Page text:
Press Pause //CAAS 

Press Pause was a small workshop held in the spring of 2019 in which ArtCenter students worked through what happens and how we react when we experience or observe racism at school or in our learning environments more broadly. Later resulting in our first edition CAAS (Cards Against Art School Deck).

Design Research
Social Impact

My Role
Art Director

Kizzy Memani
Cosme Cruz 
Melissa Ferrnandez 
Lauren Williams
Nidhi Singh

Phase I -



I am a co-organizer of, at the time, primarily an on-campus, activist group called The Antiracist Classroom at ArtCenter College of Design. In the beginning of the Spring Semester in 2019 we held a potluck to reconnect with our community of students and hear what were the current needs. There were multiple concerns raised (many times even prior to this meeting) that individuals did not feel equipped or confident to address racist and problematic incidents that happen in their classrooms.

Research Questions
I consider this apart of some of my larger research and activist work around dismantling white supremacy at our institution that I did while attending ArtCenter.

These reoccurring problems raised many questions for our team:

What are our personal experiences around speaking up or not?

If so many of us have similar shared experiences, how can we support each other?

What kind of space could we hold to work through our shared trauma together?

How do we create a safe space? How do we create a space of process instead of solutions?

The Press Pause was a workshop where students were able to deconstruct moments of racist and unjust interactions through peer-to-peer dialogue. Organized by the Antiracist Classroom and held on March 31, 2019. Seventeen students attended and departments represented included: MDP, Product Design, Film, Fine Art, Illustration, Graduate Graphic Design, Undergraduate Graphic Design, Advertising, and Transportation Design.

The workshop included:

  • Food!!
  • Students ONLY
  • Shared ground rules to create a safe space
  • Play: Ice Breakers
  • Pause: Deconstruct the Moment (working through physical, mental, and emotional responses)
  • Rewind//Fast Forward: Reflect together. Strategize together.

Pause: Deconstruct The Moment Use this mad-lib card to individually process through a racist incident that happened at school.

“As a result of the Press Pause Workshop, we offer Cards Against Art School as an expansion pack for Cards Against Humanity. This deck is our way of turning something traumatic—our varied experiences with racism while studying art and design—into something cathartic, absurd, and possibly fun.”

The Antiracist Classroom

The Outcome


At the end of the workshop we collected and documented all the responses and stories. There were key takeaways that were gained as we synthesized and combed through all the information. Here are two:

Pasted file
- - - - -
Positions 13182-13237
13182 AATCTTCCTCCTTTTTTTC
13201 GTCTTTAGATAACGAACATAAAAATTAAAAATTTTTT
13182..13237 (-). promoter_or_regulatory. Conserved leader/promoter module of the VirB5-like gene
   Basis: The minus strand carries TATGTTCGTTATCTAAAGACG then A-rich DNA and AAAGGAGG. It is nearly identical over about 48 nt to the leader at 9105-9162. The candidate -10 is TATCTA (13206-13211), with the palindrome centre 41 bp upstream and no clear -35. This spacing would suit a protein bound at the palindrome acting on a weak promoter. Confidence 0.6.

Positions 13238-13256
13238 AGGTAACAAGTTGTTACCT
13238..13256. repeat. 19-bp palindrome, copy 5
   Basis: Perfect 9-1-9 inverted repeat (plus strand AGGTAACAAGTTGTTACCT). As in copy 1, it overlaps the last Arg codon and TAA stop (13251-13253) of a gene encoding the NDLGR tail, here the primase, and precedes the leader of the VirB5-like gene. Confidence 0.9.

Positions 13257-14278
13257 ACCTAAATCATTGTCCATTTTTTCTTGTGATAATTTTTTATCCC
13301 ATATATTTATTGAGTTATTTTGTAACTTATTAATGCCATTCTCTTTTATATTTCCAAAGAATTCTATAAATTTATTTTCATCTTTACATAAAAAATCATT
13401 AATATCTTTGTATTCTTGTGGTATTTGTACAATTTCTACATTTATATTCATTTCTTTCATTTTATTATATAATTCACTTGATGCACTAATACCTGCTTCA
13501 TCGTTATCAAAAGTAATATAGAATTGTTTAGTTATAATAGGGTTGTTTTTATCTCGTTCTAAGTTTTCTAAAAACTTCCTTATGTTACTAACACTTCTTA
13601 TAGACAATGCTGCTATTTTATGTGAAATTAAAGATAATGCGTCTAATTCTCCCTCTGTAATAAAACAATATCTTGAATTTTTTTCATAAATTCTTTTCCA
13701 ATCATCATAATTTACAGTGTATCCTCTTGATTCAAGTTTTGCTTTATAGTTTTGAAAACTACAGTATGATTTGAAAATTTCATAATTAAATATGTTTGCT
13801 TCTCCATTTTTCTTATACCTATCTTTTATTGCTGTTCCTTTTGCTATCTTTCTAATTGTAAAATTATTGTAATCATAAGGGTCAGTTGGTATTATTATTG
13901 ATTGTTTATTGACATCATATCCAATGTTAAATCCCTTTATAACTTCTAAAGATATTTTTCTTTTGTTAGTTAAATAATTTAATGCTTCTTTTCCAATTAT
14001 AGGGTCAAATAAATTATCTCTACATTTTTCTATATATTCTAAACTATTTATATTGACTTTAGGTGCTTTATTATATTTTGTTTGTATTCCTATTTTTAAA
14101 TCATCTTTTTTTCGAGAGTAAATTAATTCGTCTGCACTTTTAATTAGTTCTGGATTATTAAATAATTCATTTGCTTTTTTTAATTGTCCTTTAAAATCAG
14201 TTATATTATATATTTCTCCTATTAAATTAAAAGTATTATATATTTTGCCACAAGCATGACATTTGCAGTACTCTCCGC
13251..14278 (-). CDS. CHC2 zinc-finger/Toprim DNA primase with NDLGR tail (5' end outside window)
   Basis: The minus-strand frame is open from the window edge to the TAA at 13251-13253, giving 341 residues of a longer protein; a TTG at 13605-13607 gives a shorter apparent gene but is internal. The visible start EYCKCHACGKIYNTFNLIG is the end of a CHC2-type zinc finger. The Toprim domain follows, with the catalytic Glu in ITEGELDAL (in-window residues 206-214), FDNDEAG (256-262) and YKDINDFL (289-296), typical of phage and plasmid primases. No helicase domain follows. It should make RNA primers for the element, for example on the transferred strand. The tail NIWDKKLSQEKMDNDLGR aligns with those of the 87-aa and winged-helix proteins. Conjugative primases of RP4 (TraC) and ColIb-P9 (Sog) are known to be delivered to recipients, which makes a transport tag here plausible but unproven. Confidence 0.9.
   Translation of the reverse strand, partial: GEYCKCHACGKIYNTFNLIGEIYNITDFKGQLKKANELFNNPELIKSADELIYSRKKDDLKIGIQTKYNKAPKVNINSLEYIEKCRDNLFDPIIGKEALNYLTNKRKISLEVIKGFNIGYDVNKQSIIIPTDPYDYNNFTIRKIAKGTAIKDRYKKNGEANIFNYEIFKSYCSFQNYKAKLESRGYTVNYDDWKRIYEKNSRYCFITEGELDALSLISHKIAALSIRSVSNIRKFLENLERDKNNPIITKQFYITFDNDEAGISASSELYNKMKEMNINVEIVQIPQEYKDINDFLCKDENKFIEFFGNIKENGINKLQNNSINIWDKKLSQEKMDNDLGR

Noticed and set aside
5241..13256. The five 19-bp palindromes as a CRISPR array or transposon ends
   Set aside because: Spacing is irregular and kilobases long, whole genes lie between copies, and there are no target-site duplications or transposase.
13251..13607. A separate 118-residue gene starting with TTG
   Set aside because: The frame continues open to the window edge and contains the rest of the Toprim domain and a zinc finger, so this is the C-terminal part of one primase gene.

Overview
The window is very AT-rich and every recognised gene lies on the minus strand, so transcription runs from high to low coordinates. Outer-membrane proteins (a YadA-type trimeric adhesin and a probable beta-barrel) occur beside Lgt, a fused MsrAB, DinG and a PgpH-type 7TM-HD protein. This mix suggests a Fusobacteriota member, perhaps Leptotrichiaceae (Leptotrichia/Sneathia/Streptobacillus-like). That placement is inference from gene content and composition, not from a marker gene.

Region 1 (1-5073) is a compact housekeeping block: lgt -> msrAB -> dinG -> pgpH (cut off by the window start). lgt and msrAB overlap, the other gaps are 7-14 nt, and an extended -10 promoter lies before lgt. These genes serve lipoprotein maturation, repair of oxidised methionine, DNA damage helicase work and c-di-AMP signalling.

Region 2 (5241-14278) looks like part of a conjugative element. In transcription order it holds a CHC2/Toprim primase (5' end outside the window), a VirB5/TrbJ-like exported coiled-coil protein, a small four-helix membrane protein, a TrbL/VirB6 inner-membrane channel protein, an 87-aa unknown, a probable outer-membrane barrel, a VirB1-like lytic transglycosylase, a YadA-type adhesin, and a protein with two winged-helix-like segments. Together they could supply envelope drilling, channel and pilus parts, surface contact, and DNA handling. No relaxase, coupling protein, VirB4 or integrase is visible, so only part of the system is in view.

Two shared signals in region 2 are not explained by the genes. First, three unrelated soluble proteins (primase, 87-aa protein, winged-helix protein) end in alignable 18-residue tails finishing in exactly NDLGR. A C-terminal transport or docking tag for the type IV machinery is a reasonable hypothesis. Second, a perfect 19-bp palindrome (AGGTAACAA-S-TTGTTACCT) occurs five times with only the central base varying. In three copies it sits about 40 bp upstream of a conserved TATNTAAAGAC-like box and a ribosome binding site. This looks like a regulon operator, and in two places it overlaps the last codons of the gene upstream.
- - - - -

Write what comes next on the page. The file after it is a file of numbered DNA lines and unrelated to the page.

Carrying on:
1. Recognizing Emotional/Intellectual/Physical Reactions to Racism >> The way people talked about these responses, they seem to start with the emotional/physical responses and move into intellectualizing them as they think through what’s going on around them and what they might be able to do to respond

  2. The after effects of experiencing a racist incident at school can have material effects on students’ academic performance and day-to-day experience/comfort at school

What we made and why
We made this deck for ourselves, first and foremost, to catalogue some of the egregiously racist things we hear and live as students at a private art and design college while finding a way to laugh to keep from crying, as it were. Treat this as a prototype, a working draft, and share your feedback or ideas for new cards with us so we can keep adding to it.

We chose to memorialize the stories students shared in the form of this deck and, in retrospect, hope it can accomplish a few things: First, to extend the reach and influence of the workshop into a tool for starting and sustaining conversations about what students of color endure while studying art and design at institutions of higher education. Second, we chose this format instead of writing a report or producing a documentary because, while students’ accounts of radicalized mistreatment may serve as valuable currency to hold institutions accountable for reforming; we’re also sick of being asked to recount these traumas to administrators in exchange for inaction or condescension, or both. So, while we hope that sharing what we learned in this way may visualize these problem(s) in a new way, we’re mostly just concerned with finding ways to have these conversations that feel restorative and make us laugh, even if temporarily, through the dark, dry humor we can share with other folks who “get it.”

Next Steps

One of our Organizers just recently took the deck to 2019 AICAD and tested it with other AICAD Art School administrators and faculty.

We want to find more Art School students and Alumni to play, contribute and build with us! If that’s you - hit my contact!